Group sues US Fish and Wildlife for failing to protect whitebark pine


The Center for Biological Diversity has filed a lawsuit against the US Fish and Wildlife Service for failing to list 11 critically endangered species under the Endangered Species Act , including the whitebark pine found in Montana.

For years, whitebark pine has been attacked by two natural threats, including blister rust, a deadly disease spread by the wind. Whitebark pine is also plagued by beetle mortality, which has increased due to climate change.

Whitebark pines are a species of tree found at high elevations, near the edge of the woods. However, they provide food and habitat for other threatened or critical species such as grizzly bears or Canadian lynx.

Basically, the USFWS agrees with the Center for Biological Diversity that whitebark pine and 10 other species scattered throughout the country are endangered and because of it, face a very real threat of extinction. . However, the lawsuit alleges that instead of enacting protections for the species, the federal agency appears to be in an indefinite holding pattern.

But scientists and advocates say the agency can’t wait without likely dooming the species.

Whitebark pines are smaller trees essential to an alpine ecosystem threatened by climate change. In addition to blister rust, warming temperatures mean that beetles that can attack many types of trees go through two life cycles per season, which means their destruction is magnified, said Noah Greenwald of the Center for Biological Diversity. . Cold, hard frost also helps kill and reduce beetle populations, but with warmer winters and less frost, the beetle population thrives and takes entire forests with it.

“These trees and the animals that depend on them are literally being pushed off the top of the mountains,” Greenwald said.

The US Fish and Wildlife Service does not comment on ongoing litigation.

The whitebark pine is part of a trial that includes other species such as the round hickorynut, Puerto Rican sunfish, and Suwannee alligator snapping turtle.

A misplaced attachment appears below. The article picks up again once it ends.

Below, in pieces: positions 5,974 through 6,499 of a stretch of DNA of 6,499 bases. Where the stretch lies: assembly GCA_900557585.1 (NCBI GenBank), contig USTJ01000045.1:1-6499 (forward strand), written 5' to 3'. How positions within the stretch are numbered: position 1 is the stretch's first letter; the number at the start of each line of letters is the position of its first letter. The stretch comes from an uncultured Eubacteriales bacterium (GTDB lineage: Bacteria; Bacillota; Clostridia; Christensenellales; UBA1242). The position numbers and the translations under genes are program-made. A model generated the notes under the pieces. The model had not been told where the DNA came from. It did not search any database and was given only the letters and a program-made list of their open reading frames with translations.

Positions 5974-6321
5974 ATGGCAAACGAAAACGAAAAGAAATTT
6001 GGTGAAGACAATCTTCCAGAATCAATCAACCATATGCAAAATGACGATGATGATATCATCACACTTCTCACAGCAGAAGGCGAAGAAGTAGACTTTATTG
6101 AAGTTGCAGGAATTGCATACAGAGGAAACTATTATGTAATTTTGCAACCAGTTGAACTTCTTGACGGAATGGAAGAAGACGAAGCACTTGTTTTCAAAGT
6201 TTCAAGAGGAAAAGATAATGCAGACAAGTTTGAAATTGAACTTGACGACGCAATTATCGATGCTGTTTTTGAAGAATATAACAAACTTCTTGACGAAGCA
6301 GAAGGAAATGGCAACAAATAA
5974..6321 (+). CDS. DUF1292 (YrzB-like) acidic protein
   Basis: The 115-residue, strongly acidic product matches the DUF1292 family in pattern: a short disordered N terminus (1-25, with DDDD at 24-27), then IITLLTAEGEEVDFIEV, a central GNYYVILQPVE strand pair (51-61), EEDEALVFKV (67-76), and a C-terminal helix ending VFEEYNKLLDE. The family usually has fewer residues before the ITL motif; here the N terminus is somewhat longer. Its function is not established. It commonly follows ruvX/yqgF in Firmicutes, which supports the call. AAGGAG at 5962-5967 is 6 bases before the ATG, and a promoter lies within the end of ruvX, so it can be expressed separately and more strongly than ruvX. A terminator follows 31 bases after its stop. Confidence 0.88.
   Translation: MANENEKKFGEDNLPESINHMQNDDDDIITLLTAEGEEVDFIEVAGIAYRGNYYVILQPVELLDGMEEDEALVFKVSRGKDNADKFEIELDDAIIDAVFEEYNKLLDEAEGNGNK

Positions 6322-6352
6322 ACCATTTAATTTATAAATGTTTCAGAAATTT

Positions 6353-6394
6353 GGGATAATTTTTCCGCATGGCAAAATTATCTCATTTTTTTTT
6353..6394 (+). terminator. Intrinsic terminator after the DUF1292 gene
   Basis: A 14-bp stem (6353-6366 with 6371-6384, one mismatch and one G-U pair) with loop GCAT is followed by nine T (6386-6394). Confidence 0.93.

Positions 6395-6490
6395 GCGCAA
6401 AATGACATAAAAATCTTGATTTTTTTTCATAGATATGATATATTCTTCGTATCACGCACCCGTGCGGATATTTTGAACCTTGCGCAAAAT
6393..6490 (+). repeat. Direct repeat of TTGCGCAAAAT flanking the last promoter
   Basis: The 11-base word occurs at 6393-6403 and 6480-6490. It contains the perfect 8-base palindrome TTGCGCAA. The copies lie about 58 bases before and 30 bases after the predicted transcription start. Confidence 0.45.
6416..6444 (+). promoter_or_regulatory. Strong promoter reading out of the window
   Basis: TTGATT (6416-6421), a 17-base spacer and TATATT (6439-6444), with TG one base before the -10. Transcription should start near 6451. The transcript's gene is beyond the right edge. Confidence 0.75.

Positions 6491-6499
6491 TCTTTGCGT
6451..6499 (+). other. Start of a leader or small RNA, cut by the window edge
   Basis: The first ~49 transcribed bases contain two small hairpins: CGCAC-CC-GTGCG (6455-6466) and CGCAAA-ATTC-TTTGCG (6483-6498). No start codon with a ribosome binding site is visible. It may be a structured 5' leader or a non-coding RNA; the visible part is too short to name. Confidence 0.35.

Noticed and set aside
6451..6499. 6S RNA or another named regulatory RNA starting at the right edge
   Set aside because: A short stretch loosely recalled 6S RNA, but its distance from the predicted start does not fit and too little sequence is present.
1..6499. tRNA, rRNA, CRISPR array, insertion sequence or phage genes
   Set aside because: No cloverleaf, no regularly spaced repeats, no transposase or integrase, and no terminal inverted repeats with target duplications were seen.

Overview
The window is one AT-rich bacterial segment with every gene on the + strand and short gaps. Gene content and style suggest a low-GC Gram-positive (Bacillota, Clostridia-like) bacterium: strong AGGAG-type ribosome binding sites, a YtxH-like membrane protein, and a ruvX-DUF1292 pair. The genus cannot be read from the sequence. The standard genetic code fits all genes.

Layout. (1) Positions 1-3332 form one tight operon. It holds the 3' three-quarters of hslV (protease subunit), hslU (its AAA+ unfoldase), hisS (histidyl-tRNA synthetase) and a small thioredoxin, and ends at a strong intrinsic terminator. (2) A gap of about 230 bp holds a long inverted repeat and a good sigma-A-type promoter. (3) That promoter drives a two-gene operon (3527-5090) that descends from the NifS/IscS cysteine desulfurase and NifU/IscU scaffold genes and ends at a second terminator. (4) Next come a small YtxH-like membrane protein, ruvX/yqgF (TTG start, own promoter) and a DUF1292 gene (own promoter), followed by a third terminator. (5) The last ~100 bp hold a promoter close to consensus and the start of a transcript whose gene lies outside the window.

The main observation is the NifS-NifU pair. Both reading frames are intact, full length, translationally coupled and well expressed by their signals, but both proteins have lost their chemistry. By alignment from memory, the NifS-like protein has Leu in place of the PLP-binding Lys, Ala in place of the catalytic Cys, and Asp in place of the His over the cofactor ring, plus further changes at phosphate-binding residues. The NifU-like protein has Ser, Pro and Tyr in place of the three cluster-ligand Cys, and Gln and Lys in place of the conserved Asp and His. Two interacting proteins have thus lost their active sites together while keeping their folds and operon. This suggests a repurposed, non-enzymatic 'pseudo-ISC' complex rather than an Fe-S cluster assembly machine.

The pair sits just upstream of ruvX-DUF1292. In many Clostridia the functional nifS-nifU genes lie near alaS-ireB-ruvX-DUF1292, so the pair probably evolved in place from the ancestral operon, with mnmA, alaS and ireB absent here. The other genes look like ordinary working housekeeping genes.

Whitebark pine is widespread in northern and northwestern states including Montana, Oregon, Washington, California, Idaho, Wyoming, and Nevada.

Blister rust was an introduced disease and the tree has few defenses. Greenwald said scientists are trying to find trees that have shown disease resistance and create resistant varieties. But, with dwindling populations and climate change, it’s a race against time, he said.

Greenwald said the agency was slow to respond, first acknowledging the problem in 2008.

And, history shows how some trees, once abundant, can almost disappear. For example, Greenwald said chestnut trees dominated the eastern part of the United States, only to be nearly wiped out by an introduced disease.

He said that once the Fish and Wildlife Service determines that a species should be protected, a recommendation made by following science, he said the law gives the agency one year to formally take action, but that this action has stalled.

Greenwald said that in recent administrations the number of species needing protection has increased, largely due to climate change, but listings have slowed. He said part of the problem is massive bureaucracy and low budget.

It highlights 66 species that the federal government has not acted on in 2021. The Endangered Species Act states that listing species and critical habitat requires a process of less than two years, but the Center for Biological Diversity said it took the federal agency 12 years to act. The CBD has 47 extinct species waiting to act.

“We constantly have to sue to get the federal government to follow the endangered species law,” Greenwald said. “FWS has a terrible bureaucracy in place to make these decisions where there are often 20+ people deciding this instead of just listening to the best science available.

“Scientists are sounding the alarm that we are in an extinction crisis and that they should be leading efforts to save species, but seeing them miss deadlines and dragging their feet is frustrating. Saving species is their mission.


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